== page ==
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the kind pains of Dr. Stebbing, remains not only unanswered, but unanswerable. And yot this is the man, whose zeal would not let him rest till he had rescued Revelation from the dishonours brought upon it by the Author of the Divine Legation.

P. 169. [GG] Yet Dr. Sykes modestly tells his reader, that “there is not any ground or foundation “ for this distinction; for that tlie innocent posterity

were sometimes deprived of life for the crimes of " their Parents in virtue of this Law."--But here, as the Doctor has not to do with me, but with the Prophet, I leave it to be adjusted between them, as the Public shall think fit to arbitrate. - Another has even ventured to ask, “How the Posterity, if it suffer for

its own guilt, can be said to suffer for the transgres“ sions of its Parents?”. As this doubt arises from the Prophet's words, Your iniquity and the iniquities of your fathers together, &c. I think myself not concerned to satisfy it, till these Writers have more openly rejected the authority of the Prophets.

P. 170. [HH] It is observable that by our own Constitution, no forfeitures attend capital condemnations in the Lord High Admiral's and Constable's Courts. And why? the reason is plain; those Judicatures proceed on the Roman, and not on thie municipal laws of a feudal Government. Not but that the necessities of state frequently obliged other Governments, which never had been feudal, to have recourse to an extemporaneous confiscation. Even Rome itself sometiines exercised the severity of t! iş punishment, even before it fell under the feet of its Tyrants. Cicero, to excuse the coufiscations decreed against Lepidus, which affected his children, the nephews of Brutus, says to this latter : Nec vero me fugit quam sit acerbum, parentiuin scelera filiorum penis lui. Sed hoc PRÆCLARE LEGIBUS COMPAPATUM est, ut caritas liberorum amiciores parentes Vol. V.

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reipublicæ reipublicæ redderet. Ep. ad Brutum liber, Ep. 12.. And again : In qua videtur illud esse crudele, quod ad liberos, qui nihil meruerunt, pæna pervenit. SED ID ET ANTIQUUM EST, ET OMNIUM CIVITATUM. Ep. 15. Again, the same necessities of State havę obliged Governments which had been originally feudal, but were so no longer, to retain this Law of forfeiture, essential to feudal Government even after all the feudal tenures had been abolished.-But he, who would see the Law or FORFEITURES defended on the more general principles of natural justice and civil policy, may have full satisfaction, in the very elegant and inasterly Discourse so intitled.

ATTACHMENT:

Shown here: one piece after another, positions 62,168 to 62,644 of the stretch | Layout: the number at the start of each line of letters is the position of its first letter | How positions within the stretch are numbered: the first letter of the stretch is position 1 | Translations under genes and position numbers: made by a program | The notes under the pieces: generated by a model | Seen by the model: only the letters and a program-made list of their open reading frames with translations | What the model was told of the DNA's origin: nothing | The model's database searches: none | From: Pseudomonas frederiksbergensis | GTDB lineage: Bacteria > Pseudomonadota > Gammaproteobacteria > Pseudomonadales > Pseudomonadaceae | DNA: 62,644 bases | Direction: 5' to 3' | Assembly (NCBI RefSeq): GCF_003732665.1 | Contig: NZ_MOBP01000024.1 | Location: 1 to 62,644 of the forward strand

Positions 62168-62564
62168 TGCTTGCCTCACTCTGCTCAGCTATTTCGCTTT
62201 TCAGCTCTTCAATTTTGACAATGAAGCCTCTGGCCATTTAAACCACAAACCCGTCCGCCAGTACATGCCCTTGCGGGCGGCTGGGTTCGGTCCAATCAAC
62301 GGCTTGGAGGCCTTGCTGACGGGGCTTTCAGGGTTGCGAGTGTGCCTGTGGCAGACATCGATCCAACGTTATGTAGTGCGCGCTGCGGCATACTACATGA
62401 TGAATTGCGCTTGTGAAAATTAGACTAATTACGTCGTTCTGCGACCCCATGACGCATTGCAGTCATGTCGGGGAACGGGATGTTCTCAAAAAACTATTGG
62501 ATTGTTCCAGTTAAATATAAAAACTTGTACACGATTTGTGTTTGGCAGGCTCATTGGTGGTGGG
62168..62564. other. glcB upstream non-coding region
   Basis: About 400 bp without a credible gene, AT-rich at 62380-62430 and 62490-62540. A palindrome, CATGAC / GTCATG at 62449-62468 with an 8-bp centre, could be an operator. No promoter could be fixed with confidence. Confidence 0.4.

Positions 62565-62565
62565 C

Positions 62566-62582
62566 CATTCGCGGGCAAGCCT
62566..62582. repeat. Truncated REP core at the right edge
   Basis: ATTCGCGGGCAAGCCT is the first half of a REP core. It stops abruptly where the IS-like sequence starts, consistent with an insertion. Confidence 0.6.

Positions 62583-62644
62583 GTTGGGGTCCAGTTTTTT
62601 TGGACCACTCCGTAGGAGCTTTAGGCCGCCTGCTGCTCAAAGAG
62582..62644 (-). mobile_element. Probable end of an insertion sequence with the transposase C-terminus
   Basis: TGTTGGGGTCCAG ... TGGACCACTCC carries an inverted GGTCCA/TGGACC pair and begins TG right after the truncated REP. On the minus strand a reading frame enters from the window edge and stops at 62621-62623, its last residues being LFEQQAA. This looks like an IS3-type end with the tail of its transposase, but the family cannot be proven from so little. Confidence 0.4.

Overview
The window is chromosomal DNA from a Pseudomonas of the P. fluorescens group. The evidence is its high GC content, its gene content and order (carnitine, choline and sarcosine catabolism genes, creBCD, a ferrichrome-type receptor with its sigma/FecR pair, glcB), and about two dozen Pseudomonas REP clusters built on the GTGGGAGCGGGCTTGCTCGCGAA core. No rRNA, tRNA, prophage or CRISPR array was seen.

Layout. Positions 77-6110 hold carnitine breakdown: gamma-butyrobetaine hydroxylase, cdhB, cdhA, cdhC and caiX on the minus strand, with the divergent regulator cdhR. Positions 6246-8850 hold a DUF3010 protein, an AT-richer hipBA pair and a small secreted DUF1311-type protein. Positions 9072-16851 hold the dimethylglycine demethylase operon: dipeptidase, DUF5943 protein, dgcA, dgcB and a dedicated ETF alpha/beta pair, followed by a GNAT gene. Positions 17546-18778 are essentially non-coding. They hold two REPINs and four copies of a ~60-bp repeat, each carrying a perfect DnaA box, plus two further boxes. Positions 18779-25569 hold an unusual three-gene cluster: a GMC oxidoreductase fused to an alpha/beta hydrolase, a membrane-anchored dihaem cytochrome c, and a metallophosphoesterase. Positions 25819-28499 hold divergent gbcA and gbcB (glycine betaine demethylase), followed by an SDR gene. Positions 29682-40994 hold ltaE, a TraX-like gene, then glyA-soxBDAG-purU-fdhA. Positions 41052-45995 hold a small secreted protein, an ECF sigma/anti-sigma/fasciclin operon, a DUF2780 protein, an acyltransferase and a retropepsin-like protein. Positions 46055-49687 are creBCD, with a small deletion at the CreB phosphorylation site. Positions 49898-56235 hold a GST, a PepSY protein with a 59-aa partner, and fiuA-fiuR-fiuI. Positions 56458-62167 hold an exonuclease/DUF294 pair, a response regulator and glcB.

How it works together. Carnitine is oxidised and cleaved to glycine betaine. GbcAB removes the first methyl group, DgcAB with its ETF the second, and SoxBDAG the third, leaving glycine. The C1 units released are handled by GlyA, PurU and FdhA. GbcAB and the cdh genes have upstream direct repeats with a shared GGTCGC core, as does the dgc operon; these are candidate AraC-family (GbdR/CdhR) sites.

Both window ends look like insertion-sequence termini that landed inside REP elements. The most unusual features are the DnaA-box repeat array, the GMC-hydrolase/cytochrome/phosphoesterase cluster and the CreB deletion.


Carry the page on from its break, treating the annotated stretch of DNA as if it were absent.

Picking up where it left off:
its use.

P. 171. [II] Ilere Dr. Sykes, who so charitably takes the Deists

' part, all the way, against the Author of the D. L. says,

It would liave been well TO HAVE TOLD us what this doctrine was which was brought to light, and which held up these daring 4 transgressors, and which continued them after death “ the objects of divine justice.” Defence, p. 83. Can the Reader, when he casts bis eye upon the text, and sees that I had told him, in so many words and letters, that it was a FUTURE STATE, think the grave Doctor in his senses? But this quotation from him will have

It will serve for a specimen and example of the miserable dispositions with which an Answerer by profession addresses himself to confute Writers, who have taken some pains to consider their subject, and to express their meaning.

Ile goes on objecting to this unknown doctrine. He asks "how this doctrine did these things?” That is, how the doctrine of a future state could extend beyond the present life? This shews at least, he was in earnest in his ignorance, and perfectly well assured that I had not told him what the doctrine was.

He proceeds with his interrogations, and asks, Wliy the punishing Children for their Fathers' fuults, had no further use after the bringing in a future state?

state.

I had told him long ago, it was because the punishment was employed only to supply the want of a future

But to this, he replies,---- nothing hindered its being added to the doctrine of a future state. It is very true: nor did any thing hinder temporal rewards from being added to the doctrine of a future state under the Gospel; yet when a future state was brought to light, by that Dispensation, both one and the other were abolished. But is it not a little strange that the Doctor, in thus insisting on its further use, on account of its being able to restrain more daring Spirits, by laying hold of their instincts, at all times, as well under an unequal as under an equal providence, should not see be was arguing against the DIVINE WISDOM, who by the inouth of the Prophet declared it of no further use under the Gospel dispensation ?